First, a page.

A young parrot in the wild will naturally be inquisitive and want to test and try everything with its mouth, much like a human baby while it is teething. With parrots however, the urge to chew will always be there, they won’t grow out of it. This behaviour needs to be encouraged while the bird is in its cage by giving it fresh branches and toys to chew on at all times because a bored parrot is likely to go completely nuts and start chewing its feathers and eventually even its own flesh.
When the bird is out of its cage, on its play gym or t-stand it needs to be given something to chew on or to play with other than your fingers. Your parrot must be gently discouraged from chewing or even mouthing your fingers. The bird does not realise that the fingers are actually part of you and only wants to find out what that hard piece of bone is inside. This is why a pet parrot will often let you nuzzle it with your face but not touch it with your hands.
I believe that the bird actually thinks that your head is you and that you are sitting on top of something separate like a tree (your body). When a bird is allowed on your shoulder, it will think that it is sharing a perch with you. When you want to remove the bird and put it back in its cage it will let you know that it is not impressed.
When you ignore a bird’s signals, the bird will become confused and frustrated and will often bite you. If the bird’s eyes are higher than yours it will believe that it is superior to you. It will think it has more right to the perch than you have and will defend that right. Parrots instinctively understand ‘social climbing’ – they take it very seriously.
In the wild, if a predator or simply a loud noise frightens a parrot, it may warn its mate of danger by giving it a nip. This would not hurt the other bird because there are plenty of feathers above the skin. I was once holding a Sulphur-crested Cockatoo on my arm, close to my chest, when a car backfired; he instinctively nipped my face and drew blood. If I had not understood what was happening, I may have become angry with him.
You can avoid all of this by never, ever, allowing the bird on your shoulder and by not allowing it near your face when it may be startled or become jealous. This is less convenient for the owner because when your bird is on your hand or arm that is one hand you cannot use for anything else. So put the bird on a T-stand or play gym when you need both hands. This will be far better for the bird because it will not come to expect to be on your shoulder and therefore become a problem to you.
When a parrot is allowed to become a problem to its owner the bird will eventually be the one to suffer. I have seen this happen many many times.
Your parrot also needs to be discouraged from destroying your furniture and the rest of your home. Make sure that the bird does not have the opportunity to do this by not allowing it to run around on the floor. Keep the bird contained in its cage, on its play gym, T-stand or on your hand or arm.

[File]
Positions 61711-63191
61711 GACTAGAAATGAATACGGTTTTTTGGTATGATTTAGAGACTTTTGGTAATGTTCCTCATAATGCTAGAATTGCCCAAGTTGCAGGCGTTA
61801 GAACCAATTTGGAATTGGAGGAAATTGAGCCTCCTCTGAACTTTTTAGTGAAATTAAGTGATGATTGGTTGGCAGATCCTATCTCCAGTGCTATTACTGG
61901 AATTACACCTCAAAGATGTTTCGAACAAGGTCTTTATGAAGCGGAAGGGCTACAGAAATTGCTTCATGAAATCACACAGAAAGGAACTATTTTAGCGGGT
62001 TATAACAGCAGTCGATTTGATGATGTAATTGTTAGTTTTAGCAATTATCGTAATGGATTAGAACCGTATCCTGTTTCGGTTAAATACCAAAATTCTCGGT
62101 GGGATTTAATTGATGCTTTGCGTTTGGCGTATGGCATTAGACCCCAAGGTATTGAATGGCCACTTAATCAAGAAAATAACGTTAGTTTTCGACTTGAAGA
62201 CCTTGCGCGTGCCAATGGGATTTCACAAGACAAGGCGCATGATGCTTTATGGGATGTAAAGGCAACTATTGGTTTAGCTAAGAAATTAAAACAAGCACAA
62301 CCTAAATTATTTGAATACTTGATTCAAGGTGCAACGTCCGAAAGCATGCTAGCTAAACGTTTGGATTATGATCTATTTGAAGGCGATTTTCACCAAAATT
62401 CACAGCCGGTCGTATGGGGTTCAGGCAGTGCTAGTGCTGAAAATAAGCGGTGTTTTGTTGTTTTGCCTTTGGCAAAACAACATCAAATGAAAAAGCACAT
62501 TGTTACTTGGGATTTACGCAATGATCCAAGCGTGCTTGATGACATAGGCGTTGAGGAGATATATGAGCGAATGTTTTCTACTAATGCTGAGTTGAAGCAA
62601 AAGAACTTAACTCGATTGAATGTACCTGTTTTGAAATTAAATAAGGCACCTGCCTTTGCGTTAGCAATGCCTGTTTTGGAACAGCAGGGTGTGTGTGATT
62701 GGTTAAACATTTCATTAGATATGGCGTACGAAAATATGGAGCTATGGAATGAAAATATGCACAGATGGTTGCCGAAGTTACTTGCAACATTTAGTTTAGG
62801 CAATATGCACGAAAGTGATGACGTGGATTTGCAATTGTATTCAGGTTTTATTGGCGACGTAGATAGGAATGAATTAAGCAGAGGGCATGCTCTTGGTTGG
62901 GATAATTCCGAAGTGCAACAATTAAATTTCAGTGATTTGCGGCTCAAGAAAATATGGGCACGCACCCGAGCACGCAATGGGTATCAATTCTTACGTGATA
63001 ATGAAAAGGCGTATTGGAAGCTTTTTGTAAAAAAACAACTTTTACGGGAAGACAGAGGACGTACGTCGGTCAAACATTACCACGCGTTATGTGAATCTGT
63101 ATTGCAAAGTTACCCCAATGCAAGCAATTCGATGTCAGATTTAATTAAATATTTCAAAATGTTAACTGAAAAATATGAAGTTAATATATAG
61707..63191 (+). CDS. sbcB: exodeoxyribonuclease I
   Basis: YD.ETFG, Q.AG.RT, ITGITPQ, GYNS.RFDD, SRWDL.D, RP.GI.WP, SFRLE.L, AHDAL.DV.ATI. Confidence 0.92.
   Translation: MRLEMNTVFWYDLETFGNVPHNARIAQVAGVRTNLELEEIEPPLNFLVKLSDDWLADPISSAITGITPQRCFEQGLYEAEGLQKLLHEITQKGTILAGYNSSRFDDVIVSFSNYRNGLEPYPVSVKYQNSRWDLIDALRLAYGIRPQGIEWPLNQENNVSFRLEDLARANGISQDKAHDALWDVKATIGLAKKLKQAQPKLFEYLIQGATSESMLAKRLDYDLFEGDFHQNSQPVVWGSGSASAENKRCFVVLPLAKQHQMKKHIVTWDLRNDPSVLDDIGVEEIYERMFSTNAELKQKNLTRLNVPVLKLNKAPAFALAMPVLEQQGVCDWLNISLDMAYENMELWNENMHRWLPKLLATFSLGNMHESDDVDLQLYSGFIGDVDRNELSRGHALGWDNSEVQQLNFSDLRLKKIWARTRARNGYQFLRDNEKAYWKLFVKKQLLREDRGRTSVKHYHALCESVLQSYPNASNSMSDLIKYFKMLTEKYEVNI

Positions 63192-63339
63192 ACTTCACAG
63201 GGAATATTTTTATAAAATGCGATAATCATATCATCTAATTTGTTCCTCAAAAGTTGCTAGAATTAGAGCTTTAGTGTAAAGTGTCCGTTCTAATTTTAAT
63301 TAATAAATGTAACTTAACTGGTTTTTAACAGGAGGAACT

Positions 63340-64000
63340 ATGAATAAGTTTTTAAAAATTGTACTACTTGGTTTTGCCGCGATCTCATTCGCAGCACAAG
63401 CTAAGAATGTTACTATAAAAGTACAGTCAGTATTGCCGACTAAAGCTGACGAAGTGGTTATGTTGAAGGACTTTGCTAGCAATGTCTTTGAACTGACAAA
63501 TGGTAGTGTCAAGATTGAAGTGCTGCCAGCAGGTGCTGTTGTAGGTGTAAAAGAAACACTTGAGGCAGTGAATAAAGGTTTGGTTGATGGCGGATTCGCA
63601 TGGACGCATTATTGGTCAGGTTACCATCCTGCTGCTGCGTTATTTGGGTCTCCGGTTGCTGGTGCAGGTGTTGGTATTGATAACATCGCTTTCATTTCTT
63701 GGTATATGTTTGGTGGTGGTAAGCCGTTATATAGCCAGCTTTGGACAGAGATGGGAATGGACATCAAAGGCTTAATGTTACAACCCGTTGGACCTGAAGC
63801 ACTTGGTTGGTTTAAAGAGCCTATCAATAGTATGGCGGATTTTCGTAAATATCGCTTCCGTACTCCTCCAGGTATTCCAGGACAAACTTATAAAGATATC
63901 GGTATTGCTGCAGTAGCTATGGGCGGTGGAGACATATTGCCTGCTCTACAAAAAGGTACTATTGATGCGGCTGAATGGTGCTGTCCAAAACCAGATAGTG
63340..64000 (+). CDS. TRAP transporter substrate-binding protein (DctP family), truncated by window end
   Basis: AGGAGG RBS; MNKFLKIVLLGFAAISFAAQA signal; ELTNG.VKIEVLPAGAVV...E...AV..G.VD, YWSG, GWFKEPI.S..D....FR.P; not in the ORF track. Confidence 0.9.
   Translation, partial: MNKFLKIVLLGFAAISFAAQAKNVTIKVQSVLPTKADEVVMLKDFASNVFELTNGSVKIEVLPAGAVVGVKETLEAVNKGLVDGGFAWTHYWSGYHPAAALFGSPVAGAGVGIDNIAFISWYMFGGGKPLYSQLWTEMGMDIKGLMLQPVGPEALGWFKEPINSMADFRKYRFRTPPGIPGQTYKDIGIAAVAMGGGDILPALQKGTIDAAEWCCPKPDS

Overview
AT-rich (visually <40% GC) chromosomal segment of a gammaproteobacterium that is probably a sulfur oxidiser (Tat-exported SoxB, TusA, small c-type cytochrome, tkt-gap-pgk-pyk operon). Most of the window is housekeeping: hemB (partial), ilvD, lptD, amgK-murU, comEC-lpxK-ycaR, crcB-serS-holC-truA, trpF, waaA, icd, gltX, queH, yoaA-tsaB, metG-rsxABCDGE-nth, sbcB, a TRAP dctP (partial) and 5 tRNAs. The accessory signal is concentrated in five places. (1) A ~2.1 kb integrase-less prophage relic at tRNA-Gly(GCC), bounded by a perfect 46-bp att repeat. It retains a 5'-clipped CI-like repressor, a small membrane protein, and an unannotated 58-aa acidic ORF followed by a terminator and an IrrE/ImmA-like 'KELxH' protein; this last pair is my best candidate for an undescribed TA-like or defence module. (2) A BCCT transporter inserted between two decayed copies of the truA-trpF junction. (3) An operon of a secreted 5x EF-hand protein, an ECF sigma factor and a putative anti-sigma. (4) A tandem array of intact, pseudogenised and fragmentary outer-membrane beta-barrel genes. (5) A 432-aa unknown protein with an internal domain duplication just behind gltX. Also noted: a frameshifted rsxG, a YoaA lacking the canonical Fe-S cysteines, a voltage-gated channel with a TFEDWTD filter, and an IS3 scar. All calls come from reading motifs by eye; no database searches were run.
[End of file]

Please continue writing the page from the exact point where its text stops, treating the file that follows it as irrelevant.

In the wild, birds usually welcome the day with a morning chorus and see it out with the same enthusiasm. This is normal behaviour. If I ever have a parrot that does not behave in this manner, I know that all is not well and the bird needs attention. People need to take this into consideration before choosing a parrot because some owners (or their neighbours) do not appreciate the bird’s shrieks of delight.
Parrots call out to their flock when they are out of sight; this enables them to locate each other. Your bird will call to you when it cannot see you. If you shout at it to be quiet it will be very happy with that result and continue to call even louder. This behaviour can be modified but not extinguished. Speak quietly to your bird and only reply when it does the same. If your bird starts screaming for no apparent reason you will usually find that a hawk or a large bird of some sort is flying overhead. Your pet is only trying to warn you of the impending danger.
Knowing why your pet behaves the way it does goes a long way towards understanding and building a relationship with it. Parrots can be very frustrating creatures to live with and some days it may seem that your pet is determined to drive you crazy. I promise you that this is not the case, it is merely a mutual understanding. A parrot, unlike a pet dog, will not be subservient to or be ruled by a person, however, with patience, understanding and care it will be an extremely rewarding companion.
Many thanks to the Westaway family at The Pet Barn in Nerang, Queensland, where I hope to conduct a ‘Pet Parrot Preschool’ in the near future. They allowed me to disrupt their busy shop and take the photographs which appear in this article.
Recommended reading A Guide to Pet and Companion Birds and Handbook of Birds, Cages and Aviaries.
Information supplied by (c) Currumbin Valley Vet Services August 2010